The Freedom That Begets Freedom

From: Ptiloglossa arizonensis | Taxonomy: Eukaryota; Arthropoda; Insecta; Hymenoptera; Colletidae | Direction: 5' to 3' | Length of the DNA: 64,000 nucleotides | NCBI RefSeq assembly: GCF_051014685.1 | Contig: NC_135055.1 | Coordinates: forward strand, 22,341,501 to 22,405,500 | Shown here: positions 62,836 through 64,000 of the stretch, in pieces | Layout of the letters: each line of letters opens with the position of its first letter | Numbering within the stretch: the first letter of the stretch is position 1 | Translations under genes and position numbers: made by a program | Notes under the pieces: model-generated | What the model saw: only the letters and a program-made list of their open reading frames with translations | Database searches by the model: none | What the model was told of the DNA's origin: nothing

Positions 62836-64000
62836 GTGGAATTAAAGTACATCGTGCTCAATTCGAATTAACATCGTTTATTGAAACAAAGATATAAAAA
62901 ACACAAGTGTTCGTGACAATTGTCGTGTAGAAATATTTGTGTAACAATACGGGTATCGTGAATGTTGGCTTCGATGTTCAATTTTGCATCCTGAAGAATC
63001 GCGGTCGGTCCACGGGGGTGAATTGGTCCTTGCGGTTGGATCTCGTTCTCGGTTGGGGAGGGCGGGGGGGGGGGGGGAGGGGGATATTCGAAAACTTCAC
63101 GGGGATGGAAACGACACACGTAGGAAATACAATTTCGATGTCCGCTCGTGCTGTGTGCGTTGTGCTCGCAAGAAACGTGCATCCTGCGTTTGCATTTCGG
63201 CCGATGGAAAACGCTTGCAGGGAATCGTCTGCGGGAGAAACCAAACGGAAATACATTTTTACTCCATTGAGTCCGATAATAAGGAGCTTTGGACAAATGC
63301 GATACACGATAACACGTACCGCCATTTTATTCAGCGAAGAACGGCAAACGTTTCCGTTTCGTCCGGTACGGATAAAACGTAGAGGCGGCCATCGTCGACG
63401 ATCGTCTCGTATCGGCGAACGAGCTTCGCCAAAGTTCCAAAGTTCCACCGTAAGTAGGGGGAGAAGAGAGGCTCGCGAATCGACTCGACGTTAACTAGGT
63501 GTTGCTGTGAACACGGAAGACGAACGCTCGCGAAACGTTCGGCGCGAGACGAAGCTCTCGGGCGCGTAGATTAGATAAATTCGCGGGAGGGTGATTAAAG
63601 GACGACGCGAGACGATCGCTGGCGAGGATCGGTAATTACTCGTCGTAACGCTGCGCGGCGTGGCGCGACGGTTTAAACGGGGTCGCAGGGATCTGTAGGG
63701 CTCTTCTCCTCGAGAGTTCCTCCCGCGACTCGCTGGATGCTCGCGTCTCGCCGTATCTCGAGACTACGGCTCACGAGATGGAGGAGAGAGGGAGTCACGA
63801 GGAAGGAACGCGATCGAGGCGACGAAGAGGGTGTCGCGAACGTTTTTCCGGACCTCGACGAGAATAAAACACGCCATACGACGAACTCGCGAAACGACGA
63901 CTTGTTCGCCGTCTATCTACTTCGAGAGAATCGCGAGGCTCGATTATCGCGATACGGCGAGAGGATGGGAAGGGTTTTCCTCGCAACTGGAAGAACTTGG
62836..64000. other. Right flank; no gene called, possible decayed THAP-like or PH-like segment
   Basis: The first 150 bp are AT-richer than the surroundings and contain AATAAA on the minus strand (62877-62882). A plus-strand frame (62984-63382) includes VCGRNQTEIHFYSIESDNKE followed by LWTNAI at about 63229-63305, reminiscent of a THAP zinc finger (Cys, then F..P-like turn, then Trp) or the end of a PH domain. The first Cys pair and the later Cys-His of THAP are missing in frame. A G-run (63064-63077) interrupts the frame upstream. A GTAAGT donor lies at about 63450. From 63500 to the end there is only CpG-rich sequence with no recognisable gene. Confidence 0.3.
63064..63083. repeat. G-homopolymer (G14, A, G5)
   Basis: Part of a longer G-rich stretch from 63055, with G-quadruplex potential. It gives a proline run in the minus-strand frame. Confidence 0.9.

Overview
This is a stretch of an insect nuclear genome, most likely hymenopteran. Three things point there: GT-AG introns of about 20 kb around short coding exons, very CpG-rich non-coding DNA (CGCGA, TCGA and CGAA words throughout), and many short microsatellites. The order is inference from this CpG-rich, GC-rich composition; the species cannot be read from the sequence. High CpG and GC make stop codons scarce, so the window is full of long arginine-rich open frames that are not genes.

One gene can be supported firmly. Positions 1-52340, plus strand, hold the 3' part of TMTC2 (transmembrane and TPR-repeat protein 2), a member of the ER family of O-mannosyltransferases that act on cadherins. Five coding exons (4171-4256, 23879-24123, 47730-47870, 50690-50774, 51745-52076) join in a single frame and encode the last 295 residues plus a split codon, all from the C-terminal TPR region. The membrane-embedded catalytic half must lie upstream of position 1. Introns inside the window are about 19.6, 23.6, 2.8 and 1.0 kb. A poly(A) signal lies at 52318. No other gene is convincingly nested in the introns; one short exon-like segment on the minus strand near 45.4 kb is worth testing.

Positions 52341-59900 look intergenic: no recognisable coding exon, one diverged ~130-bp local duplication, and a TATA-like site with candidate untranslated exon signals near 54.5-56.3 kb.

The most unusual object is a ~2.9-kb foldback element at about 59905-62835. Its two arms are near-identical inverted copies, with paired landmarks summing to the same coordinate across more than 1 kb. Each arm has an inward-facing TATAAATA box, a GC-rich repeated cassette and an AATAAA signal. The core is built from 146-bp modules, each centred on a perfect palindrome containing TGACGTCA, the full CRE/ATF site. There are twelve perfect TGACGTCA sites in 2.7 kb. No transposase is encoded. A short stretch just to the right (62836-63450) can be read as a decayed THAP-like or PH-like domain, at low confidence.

America has always been a place of religious tolerance, diversity and refuge. The birth of our nation began when the Puritans escaped religious persecution and settled in a land set aside for them by God. They believed that they had a holy mission to craft for the world a New Jerusalem, and to model themselves as a chosen people of God. In fact, the very concept of American liberty is wholly predicated on the existence of God, as our inalienable rights cannot exist without the authority of a divine being granting them to us. As John Adams said: “Our Constitution was made only for a moral and religious people. It is wholly inadequate to be the government of any other". Without the existence of a divine authority, the existence of our rights become a social construct that is wholly dependent upon the willingness of the people to keep their government in check. This vulnerability makes any such society ripe for demagogues to exploit, eroding our rights under the guise of a multiplicity of reasons, and instituting their own brand of tyranny. The dangers of a faithless society based only upon the social contract is that it is often devoid of freedom because there is no higher authority than the subdued masses to constrain the power of government. Regardless of one's actual belief in religion, all can concede that a belief in God has been a primary factor in the preservation and promotion of liberty, and that it's great social utility may minimally justify what Leo Strauss merits as a "noble lie". Our Founders believed that the greatest way to undermine our liberty was to shake the foundations they were set upon and to knock over the pillar which has contributed so much to the sustaining of human happiness. Friedrich Nietzsche once proclaimed that "God Was Dead", but this was no victorious statement, but rather, a warning. Should we seek to separate ourselves from faith in a manner that is devoid of something to replace it, not only will we fall into the despairs of nihilism, but also erode the freedoms we hold dear, of which are predicated on faith. Alexander Hamilton reflected on the chaos of the French Revolution, writing: "The anti-religious force It unleashed annihilates the foundations of social order and true liberty, confounds all moral distinctions and substitutes the mild and beneficent religion of the Gospel a gloomy, persecuting, and desolating atheism". However, it is often misunderstood that because America is a nation with Judeo-Christian foundations, that it is only a nation for those of the Judeo-Christian faith, but that could not be further from the truth. The progenitors of our nation believed that authentic liberty meant tolerance for those who freely sought their own path in accordance with their own conscience, and a willingness to accept that reasonable men may still disagree in the end. In fact, our Judeo-Christian history is the reason why religious tolerance and pluralism exist. Before the pilgrims arrived to America in 1630, Europe was undergoing a bloody sectarian conflict, ending in the horrific massacres of innocent people who merely wished to worship their God as they saw fit. It is because of religious persecution that the Puritans understood the value of religious tolerance. Americans know better than anyone else that the best way to preserve peace and keep men free, is to allow people to worship whoever and however they want. There is a reason why it is enshrined into the Constitution that we all have the freedom of religion, and it is because it is the basic premise for our other liberties. If we cannot be free to worship our God, we are not free to think, free to speak, or free to act as individuals. Without the freedom of worship, there can be no other freedom. Secularism does not mean no religion, but rather, it is a recognition of our religious autonomy, and that we are all beholden to a higher power. America is a Christian nation, and for that reason, we should welcome Jews, Muslims, Buddhists, Hindus, and every other faith, as well as Atheists, Deists and Agnostics, recognizing the solidarity that we share with all people as we pursue the callings of our conscience. The wall of separation between Church and State does not mean the diminishment of our spiritual life in civil society, nor does it mean that statecraft must be immoral and unconscionable, but it means that our liberties are protected and go as far as the Heavens permit.